6 Replies
                                                                                    1. re: smtucker

                                                                                      Sounds like a terrific meal! I've made Claudia Roden's kisir from TNBOMEF, and it sounds like I need to try Ottolenghi's as well. By the by, my understanding is that tomato purée is UK-speak for what we know as tomato paste on this side of the Atlantic, so you weren't actually altering anything. Oh, and it seems like many of the grain dishes in Plenty make twice the servings they claim, at least.

                                                                                      1. re: Caitlin McGrath

                                                                                        Thanks Caitlin! I plan to try Roden's version now. Kisir is going to move into regular rotation.

                                                                                        1. re: smtucker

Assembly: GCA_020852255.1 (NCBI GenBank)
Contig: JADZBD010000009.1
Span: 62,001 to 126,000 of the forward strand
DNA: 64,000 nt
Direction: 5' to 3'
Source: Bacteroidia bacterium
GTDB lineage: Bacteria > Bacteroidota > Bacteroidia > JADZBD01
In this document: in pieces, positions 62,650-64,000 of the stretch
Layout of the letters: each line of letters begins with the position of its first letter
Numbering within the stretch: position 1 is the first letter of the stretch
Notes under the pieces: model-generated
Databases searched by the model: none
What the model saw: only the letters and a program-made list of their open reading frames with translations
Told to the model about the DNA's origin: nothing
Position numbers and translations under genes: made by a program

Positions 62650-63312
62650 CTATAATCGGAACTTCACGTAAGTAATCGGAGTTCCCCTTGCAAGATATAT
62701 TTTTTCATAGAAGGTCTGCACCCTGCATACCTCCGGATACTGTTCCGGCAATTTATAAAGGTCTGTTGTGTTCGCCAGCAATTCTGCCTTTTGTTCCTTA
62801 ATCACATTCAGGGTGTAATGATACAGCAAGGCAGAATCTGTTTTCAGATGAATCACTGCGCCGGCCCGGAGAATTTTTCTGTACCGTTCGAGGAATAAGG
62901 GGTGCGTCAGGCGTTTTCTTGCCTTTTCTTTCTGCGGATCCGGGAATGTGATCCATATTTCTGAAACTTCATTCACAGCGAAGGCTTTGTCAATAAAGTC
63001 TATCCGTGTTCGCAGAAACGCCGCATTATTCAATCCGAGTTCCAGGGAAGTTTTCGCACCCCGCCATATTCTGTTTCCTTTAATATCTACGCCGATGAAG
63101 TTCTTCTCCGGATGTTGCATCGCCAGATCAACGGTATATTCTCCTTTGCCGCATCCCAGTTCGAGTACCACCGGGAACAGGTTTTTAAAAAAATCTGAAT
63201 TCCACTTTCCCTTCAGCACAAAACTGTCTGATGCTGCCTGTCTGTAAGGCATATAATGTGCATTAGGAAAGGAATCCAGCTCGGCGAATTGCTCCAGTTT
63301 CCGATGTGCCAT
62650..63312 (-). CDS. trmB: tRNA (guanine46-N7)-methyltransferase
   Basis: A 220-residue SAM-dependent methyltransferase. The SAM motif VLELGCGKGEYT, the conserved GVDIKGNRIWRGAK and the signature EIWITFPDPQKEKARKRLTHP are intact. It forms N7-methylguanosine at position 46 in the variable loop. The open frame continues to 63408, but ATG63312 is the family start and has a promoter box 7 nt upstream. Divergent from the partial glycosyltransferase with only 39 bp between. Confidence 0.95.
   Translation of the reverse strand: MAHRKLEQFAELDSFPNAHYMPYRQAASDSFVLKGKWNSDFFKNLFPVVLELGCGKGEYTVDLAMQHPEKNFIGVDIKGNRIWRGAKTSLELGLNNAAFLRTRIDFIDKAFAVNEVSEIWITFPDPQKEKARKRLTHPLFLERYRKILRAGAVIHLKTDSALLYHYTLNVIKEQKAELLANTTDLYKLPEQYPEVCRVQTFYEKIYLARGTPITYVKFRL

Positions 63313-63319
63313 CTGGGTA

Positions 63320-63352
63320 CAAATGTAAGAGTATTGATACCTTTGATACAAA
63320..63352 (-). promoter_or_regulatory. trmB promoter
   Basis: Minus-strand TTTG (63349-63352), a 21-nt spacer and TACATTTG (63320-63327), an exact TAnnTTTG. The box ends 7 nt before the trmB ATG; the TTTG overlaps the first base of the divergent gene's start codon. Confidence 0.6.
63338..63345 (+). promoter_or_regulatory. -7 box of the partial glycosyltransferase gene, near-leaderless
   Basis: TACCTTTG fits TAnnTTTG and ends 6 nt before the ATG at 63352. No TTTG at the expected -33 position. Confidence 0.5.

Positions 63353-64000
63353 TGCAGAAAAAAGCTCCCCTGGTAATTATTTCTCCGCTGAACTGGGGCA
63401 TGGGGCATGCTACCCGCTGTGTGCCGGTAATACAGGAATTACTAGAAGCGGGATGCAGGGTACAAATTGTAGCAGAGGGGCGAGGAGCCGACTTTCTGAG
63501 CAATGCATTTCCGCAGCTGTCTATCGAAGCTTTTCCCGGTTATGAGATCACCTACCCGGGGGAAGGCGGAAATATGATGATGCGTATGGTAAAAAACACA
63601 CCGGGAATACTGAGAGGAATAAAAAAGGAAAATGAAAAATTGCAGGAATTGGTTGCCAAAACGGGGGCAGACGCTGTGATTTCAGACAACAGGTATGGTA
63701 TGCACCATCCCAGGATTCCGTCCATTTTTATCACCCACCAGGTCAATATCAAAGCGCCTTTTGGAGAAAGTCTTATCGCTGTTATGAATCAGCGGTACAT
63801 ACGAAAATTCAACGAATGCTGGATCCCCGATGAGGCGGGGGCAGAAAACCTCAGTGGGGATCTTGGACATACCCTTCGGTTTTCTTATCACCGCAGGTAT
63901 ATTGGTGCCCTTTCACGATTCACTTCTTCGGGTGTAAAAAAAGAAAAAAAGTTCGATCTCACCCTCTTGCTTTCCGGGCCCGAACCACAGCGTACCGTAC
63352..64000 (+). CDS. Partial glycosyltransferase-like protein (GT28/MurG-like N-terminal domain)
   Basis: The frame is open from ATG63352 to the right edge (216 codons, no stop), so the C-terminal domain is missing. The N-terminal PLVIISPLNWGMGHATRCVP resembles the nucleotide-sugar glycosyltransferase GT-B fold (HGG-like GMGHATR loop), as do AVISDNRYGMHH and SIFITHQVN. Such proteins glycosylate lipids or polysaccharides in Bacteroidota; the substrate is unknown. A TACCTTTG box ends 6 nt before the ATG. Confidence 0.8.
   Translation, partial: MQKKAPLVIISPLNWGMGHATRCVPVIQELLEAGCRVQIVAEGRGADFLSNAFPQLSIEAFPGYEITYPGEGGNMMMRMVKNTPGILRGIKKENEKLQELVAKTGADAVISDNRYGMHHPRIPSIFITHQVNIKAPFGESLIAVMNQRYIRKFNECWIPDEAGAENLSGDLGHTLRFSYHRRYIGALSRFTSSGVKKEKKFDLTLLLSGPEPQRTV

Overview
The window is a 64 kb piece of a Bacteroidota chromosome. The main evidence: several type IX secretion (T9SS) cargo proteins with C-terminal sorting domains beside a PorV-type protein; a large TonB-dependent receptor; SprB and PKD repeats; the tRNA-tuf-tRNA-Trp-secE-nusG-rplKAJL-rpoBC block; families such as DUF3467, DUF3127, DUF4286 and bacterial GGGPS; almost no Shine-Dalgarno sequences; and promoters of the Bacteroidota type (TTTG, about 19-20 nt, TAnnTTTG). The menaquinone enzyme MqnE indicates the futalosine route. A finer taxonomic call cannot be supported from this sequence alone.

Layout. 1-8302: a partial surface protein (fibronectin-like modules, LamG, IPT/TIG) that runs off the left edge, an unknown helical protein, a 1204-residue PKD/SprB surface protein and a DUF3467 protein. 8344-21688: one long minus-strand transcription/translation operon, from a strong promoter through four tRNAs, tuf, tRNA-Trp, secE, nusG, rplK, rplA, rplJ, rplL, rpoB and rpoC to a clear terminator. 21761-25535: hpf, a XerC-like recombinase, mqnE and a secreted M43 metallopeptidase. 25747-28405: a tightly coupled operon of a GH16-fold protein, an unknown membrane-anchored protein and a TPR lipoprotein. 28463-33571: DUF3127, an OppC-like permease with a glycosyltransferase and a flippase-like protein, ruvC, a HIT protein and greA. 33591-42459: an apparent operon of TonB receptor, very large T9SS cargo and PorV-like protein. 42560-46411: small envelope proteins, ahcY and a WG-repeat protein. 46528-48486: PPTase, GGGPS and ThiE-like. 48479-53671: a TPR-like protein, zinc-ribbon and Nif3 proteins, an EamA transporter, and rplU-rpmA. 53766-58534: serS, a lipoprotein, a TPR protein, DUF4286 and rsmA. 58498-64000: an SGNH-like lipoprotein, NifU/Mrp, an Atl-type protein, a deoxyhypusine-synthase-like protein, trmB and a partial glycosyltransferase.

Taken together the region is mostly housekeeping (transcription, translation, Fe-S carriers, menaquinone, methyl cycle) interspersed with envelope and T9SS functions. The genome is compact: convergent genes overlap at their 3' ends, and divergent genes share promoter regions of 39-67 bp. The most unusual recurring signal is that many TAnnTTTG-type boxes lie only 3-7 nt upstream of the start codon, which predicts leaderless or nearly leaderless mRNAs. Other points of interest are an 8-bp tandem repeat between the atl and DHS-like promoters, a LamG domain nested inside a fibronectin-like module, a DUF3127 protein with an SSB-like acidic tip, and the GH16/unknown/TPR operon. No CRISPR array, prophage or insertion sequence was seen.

Just for kicks, I compared Roden's kisir recipes (in TNBOMEF and Arabesque) and Ottolenghi's, wondering if the latter would be a riff on the traditional. Roden doesn't include cumin, and lists pomegranate molasses as a variation, but otherwise the ingredients in all three are the same (Roden uses slightly different proportions of ingredients in the recipe in each book).

                                                                                          1. re: Caitlin McGrath

                                                                                            Just this weekend, coincidentally, I noticed yet another version of this dish in Martha Rose Shulman's Mediterranean Harvest.

                                                                                            1. re: Westminstress

                                                                                              Azat Tasci's bulgur wheat with red pepper paste (Kisir) from Madhur Jaffrey's World Vegetarian for a fourth version in the COTM archives.

                                                                                        2. re: Caitlin McGrath

                                                                                          Yes indeed tomato puree is that very thick stuff that comes out of a tube. It's what we would call tomato paste in NZ. I usually use passata in the UK when my kiwi recipes ask for tomato puree.